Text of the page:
Like what was said earlier, the best way to get the proper nutrients is through eating whole foods, but if your diet isn’t enough, these go-to supplements are the way to go to make sure you’re getting what you need as an athlete!

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Shoulder Pain Part 2: How can you prevent it?

Preventing shoulder injury  is all about balance.  The balance comes between proper muscle strength and flexibility. It is important to be strong,mobile, and be able to accommodate to any condition or situation. Wakeboarding is a one-sided sport with dominance in both hand and foot. Balancing is the key to make sure you are riding long through this upcoming season and many more to come injury free!

Where to start: A training program designed to increase muscle strength while not sacrificing range of motion and flexibility.

What will help: Neuromuscular reeducation. Training your muscles to fire when needed, in proper sequence, to ensure each muscle works to its highest potential. This will include sport-specific exercises to engage and retrain the musculature.

Shoulder Strength Exercises:

1. Kettle Bell Swings- With a kettle bell or weight in hand, squat with kettlebell between legs. Swing the weight up as you stand and continue swinging until arms are overhead. Lower back down into a squat. Repeat. Make sure to maintain a tight core to protect the lower back.

Image: dk-workoutlog.blogspot.com

2. Wall Angels- Begin this exercises with your feet, buttocks, lowback, and neck/head all against the wall. Bring arms up overhead, while maintaining contact with the wall. Act as though you are doing a snow angel against the wall. The purpose of this exercises is to train the upper back and shoulders, while maintaining a neutral spine. For a demonstration, watch this video by Men’s Fitness UK.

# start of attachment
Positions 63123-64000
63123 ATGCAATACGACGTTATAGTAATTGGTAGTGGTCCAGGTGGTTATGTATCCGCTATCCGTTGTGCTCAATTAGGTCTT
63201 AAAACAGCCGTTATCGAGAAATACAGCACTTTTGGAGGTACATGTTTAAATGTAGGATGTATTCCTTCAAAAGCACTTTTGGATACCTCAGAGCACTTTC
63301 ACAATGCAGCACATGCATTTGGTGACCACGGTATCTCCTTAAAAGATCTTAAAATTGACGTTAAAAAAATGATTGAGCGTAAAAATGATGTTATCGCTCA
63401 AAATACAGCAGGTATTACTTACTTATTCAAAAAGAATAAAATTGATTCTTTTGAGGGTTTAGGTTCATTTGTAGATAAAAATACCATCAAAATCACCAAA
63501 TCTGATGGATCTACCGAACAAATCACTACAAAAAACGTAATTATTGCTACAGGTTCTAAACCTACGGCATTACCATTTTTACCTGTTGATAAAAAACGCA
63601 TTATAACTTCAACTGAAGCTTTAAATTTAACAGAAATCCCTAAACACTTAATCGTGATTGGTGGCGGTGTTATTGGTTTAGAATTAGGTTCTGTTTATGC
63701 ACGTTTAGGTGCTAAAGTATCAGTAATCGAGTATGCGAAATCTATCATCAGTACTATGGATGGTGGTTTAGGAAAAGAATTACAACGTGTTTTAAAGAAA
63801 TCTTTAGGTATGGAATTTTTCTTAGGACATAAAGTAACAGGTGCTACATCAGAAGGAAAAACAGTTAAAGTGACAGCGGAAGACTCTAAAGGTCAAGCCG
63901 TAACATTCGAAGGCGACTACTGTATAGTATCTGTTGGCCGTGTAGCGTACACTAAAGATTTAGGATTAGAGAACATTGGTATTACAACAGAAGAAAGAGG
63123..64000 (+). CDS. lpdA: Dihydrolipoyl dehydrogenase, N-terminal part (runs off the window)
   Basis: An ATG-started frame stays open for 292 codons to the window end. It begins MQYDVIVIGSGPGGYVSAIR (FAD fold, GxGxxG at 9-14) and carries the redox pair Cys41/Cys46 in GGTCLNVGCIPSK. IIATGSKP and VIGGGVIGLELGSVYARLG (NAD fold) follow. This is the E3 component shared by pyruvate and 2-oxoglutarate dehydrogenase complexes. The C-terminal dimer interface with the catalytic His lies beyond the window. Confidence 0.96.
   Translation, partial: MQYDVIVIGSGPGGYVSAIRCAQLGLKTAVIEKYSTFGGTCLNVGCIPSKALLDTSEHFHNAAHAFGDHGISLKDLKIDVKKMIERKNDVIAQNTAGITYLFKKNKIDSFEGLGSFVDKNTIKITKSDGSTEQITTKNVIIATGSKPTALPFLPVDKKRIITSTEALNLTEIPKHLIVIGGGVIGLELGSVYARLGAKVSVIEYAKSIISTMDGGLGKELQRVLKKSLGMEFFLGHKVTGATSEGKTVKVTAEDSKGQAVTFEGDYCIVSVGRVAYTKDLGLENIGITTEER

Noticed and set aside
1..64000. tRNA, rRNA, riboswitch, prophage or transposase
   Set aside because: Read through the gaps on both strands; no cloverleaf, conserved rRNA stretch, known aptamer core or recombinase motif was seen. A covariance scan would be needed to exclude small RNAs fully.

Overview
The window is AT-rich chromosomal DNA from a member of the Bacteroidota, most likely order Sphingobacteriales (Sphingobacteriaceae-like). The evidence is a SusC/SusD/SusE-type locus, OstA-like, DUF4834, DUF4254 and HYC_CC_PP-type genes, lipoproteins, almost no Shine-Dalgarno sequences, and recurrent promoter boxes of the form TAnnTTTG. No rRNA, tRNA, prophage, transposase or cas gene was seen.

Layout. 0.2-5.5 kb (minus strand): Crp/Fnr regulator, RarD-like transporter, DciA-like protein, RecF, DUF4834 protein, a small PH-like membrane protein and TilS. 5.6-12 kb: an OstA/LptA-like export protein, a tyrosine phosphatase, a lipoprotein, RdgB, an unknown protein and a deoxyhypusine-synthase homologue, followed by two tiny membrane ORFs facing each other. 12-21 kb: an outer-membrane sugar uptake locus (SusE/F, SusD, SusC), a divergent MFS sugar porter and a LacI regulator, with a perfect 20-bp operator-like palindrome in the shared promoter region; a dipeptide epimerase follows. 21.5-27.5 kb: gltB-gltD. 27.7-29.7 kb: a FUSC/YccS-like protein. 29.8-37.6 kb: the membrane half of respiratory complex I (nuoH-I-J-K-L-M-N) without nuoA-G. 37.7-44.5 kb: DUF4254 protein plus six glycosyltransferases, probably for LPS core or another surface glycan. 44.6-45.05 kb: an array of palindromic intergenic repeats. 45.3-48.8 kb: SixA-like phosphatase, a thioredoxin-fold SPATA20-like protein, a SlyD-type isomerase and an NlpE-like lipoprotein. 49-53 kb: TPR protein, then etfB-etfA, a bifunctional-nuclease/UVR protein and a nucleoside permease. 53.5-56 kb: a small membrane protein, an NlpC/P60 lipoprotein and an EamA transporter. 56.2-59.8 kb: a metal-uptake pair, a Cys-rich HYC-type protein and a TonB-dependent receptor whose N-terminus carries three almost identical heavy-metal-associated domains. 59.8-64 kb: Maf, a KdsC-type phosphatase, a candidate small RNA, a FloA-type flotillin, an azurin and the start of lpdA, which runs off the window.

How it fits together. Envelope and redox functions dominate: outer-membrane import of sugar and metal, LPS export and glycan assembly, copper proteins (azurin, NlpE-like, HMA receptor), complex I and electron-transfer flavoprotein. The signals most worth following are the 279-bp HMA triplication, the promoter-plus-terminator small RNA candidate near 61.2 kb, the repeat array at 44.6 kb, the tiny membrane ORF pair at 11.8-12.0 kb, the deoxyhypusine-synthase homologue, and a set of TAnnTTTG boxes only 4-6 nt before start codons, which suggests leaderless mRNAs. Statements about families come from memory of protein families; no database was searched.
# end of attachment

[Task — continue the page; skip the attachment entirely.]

Wall Angel Demo

3. Triplane Flying Pushups- Attach a full circle resistance band, like the Superflex band around a chin up bar or something of equal height. Attain a push up position with the band around your waist. Move from central, left, and right completing a full push up and exploding to the next position.  For added difficulty, add an incline or Bosu ball to the sides to vary the push up surface.

Thanks to Ned for introducing me to this exercise!

Neuromuscular Retraining

1. Handle Pass on Indo Board: Attach a handle to small weight. While maintaining balance on the Indo Board with knees slightly bent, begin to pass the handle. Continue around 15 times and then switch directions and repeat.

2. Resistance Band Handle Movements- This exercise will be varied depending on what tricks you are working on/towards. You can do these on solid ground or on an Indo Board. The purpose is to do handle movements against resistance which is anchored to mimic a line and handle. Doing repetitive motions mimicking tricks will help to build, not only shoulder strength, but muscle memory. For example, moving your arm in a crosswise fashion across your face and body to mimic a whirlybird, or pulling the resistance band to the middle of your back for landing blind. This will help to coordinate muscle movement while building strength.

Again, preventing shoulder injury is a fine balance between strength and flexibility. Train properly and you should remain injury free!

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No Gym Required: The 10 Best Body Weight Exercises

Have trouble getting to the gym? Memberships and equipment too expensive? Not to worry. Some of the best and most efficient exercises to stay strong and lean can be done with just the use of your own body.  Body weight exercises can be just as efficient at burning fat and building muscles than their weighted or machine versions.  Below are 10 of my favorite for a full body workout!